Avoiding raised grain with water based dye?

I have tried wetting the wood, letting it dry, and sanding; but the grain still comes up a bit when I use a water based dye. Presumably there is a better way to do it, or no one would use it.
Help!
Another related question... I am using the dye to imitate a tinted lacquer. Dye with an overcoat of gel-stain does pretty good; the dye hides the grain and the stain brings it up, so the two together are kinda neutral. (If that didn't work I was going to try a pore filler and then gel stain, but that seems like a lot of work.) But the dye by itself looks awful. When is dye alone used?
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Of course the question that now comes up is, what do you mean when you say you let it dry and sanded?
Wood is made up of strands of intertwined cells running length wise along the grain of the wood, think day old spaghetti left to dry in the pot . Well, mostly anyway.
Mill wood and you leave some of these strands shaved off short.
When wood is dampened the cells absorb water and swell. When it dries it shrinks back. However, these severed strands, with nothing attached to pull them back, remain standing and make the fuzz.
Now, if you actually SAND the wood you not only shave off this fuzz but you also sever new strands. The whole thing becomes a self perpetuating process. Think of it as a government program, the problem never gets fixed it just keeps on growing.
What you want to be doing is just ever so lightly scuffing or slicing off those nasty little fibers with as little impact as possible on the underlying wood.
Note, if you are not staining but are using a water based finish pre dampening isn't necessary. Just apply a wash coat of the finish and let it dry. The fuzz stands up nice and stiff and the dried finish makes it's harder to accidentally sever more strands in the underlying wood.
Good luck. Hopefully that will be the problem and solution.
--
Mike G.
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you probably sanded too much, thereby providing a fresh set of fibers ready to pop up the next time you applied a water based product. dave
Toller wrote:

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...you have probably seen the product before (it's actually older than I am)...it's called "sanding sealer"...don't know why it works (you can ask the pros here) but it does on most things. I think it is a thinned version of poly that when sanded keeps the fibers down but still accepts color.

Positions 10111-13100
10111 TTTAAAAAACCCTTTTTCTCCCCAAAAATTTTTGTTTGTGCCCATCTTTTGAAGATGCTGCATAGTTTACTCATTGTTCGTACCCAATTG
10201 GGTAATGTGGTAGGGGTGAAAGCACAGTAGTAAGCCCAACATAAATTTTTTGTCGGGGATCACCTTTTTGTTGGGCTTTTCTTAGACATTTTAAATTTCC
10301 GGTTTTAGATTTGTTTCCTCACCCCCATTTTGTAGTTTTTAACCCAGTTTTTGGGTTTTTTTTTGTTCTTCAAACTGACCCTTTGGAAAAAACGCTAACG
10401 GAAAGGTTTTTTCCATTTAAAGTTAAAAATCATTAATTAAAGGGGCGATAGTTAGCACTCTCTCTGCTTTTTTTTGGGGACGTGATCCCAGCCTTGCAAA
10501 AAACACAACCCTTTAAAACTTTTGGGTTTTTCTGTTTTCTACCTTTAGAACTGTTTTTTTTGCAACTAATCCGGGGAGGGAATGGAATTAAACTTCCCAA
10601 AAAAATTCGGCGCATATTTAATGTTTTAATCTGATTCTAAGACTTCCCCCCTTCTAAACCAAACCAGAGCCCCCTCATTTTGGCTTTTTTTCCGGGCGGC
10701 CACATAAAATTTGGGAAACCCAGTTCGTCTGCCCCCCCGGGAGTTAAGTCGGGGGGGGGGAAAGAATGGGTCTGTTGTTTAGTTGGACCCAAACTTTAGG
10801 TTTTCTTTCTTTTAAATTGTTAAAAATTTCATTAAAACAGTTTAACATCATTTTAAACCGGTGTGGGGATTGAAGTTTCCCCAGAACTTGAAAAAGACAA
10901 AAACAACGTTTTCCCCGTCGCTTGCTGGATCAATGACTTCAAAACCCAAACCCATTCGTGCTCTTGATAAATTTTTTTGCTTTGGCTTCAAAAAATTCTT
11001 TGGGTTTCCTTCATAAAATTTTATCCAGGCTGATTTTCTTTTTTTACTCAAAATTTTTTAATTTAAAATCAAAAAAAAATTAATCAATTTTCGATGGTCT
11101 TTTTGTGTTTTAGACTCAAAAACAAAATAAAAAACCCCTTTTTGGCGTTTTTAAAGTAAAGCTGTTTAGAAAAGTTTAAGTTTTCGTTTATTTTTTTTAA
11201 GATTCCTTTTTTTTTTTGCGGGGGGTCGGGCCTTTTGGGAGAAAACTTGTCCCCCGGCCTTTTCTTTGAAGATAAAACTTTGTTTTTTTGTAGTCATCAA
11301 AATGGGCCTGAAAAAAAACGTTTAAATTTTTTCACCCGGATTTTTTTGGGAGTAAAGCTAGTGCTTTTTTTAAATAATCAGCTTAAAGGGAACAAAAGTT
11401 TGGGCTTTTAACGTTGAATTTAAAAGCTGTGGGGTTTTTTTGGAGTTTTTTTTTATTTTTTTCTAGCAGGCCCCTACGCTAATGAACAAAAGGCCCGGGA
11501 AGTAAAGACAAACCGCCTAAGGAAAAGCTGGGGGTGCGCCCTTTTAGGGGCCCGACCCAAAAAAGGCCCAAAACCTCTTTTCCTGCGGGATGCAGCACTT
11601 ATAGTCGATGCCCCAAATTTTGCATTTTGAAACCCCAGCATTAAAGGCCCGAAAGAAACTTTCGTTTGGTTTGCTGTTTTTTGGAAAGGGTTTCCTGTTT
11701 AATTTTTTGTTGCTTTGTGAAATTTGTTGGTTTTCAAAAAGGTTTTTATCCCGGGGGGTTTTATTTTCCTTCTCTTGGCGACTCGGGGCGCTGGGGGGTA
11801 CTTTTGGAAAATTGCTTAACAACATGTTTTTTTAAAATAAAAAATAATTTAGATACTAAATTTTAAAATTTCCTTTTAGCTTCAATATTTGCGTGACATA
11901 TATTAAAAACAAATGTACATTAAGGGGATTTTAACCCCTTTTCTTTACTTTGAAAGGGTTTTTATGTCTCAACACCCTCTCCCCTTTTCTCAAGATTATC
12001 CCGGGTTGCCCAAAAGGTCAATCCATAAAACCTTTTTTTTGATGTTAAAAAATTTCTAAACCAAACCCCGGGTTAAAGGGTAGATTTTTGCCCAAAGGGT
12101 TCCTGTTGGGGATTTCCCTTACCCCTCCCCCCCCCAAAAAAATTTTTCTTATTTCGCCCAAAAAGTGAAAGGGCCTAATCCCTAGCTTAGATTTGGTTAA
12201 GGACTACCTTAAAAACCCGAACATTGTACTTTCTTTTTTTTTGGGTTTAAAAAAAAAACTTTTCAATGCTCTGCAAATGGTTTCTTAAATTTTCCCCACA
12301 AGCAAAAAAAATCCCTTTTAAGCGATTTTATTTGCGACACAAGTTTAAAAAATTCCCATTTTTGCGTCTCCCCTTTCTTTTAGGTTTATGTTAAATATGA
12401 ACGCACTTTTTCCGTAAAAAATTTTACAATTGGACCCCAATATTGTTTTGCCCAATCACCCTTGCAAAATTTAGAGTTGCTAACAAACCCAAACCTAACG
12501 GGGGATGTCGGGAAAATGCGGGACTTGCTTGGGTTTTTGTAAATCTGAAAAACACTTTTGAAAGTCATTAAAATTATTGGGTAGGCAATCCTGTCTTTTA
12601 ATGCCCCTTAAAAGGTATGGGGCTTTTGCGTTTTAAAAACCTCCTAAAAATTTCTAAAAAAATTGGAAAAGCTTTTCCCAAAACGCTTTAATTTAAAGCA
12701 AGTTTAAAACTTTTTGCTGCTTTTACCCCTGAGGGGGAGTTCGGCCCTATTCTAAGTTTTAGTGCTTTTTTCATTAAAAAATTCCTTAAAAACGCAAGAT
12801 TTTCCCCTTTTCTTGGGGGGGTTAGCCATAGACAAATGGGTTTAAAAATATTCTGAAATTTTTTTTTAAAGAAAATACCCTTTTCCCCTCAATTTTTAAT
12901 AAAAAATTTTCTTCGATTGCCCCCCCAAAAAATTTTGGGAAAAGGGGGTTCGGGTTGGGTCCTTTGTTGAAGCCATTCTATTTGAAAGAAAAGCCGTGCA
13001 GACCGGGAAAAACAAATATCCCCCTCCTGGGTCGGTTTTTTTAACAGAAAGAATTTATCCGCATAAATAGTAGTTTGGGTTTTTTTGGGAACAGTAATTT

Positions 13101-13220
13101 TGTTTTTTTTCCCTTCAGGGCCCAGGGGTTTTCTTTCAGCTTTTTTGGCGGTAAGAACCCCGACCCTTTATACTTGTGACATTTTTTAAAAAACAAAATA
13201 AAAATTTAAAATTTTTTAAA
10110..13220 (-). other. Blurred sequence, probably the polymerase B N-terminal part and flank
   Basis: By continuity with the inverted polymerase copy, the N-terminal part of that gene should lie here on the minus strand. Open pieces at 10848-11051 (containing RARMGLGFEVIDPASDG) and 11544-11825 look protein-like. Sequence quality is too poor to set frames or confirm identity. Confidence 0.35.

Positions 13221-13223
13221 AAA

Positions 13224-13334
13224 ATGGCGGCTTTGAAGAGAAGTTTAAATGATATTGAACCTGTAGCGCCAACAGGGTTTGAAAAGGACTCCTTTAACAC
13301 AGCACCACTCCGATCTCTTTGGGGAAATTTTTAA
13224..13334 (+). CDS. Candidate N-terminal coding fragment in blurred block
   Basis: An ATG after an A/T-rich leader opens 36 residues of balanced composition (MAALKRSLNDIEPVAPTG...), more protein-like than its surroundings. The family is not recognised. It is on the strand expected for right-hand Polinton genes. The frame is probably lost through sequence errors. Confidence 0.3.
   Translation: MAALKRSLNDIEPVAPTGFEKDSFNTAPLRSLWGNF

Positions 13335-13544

Good luck

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hmmm...while playing around with dyes and stains, I found it nigh impossible to change the color of oak with a water based stain, after first applying an oil modified pigment stain (the stain left the tightly grained portions relatively unstained, which is why I like to use dyes). why would poly (even a light coat) allow a water based dye to effectively color the wood? seems like if it seals the wood, dye wouldn't work. what am i missing?
dave
Tom Kohlman wrote:

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Actually sanding sealers are made with mineral soaps I.E. zinc sterate.. Their purpose is to make sanding the first coat easier by preventing corning and other such problems.
The down side is that the soaps can cause adhesion problems and, in general, commercial sanding sealers containing such sterates are best left on the shelf at the paint store.
Then of course what the action of sealing the surface will have when trying to apply the stain has to be considered.
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Mike G.
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...was just a thought...don't remember which project Normy was working on that he used it...I used it about a million years ago on a pine desk and had no problems, but then again I was using oil base stain over the top and not a water based dye. Have never used dye now that I think about it since I never saw the need.
Maybe the solution is to let the grain rise and deal with it accordingly...I have more higher number grit sandpaper in my shop than lower...400g wet/dry gets a lot of use.

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: I have tried wetting the wood, letting it dry, and sanding; but the grain : still comes up a bit when I use a water based dye.
Try using a cabinet scraper, instead of sandpaper. This will shear off the raised fibers. Sanding will cut/grind them off, but cut new short fibers that may raise on the second application.     
    -- Andy Barss
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Use 000 steel wool or a scotch brite pad after raising the grain, sometimes more than 1 grain raising is required. Jim A.
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Not a good idea to use steel wool if you are working with water base systems. Steel particles can cause rust stains.
wrote:

Wally Goffeney http://mywebpages.comcast.net/wgoffeney/index.htm
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Accept after the last coat has dried.
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Mike G.
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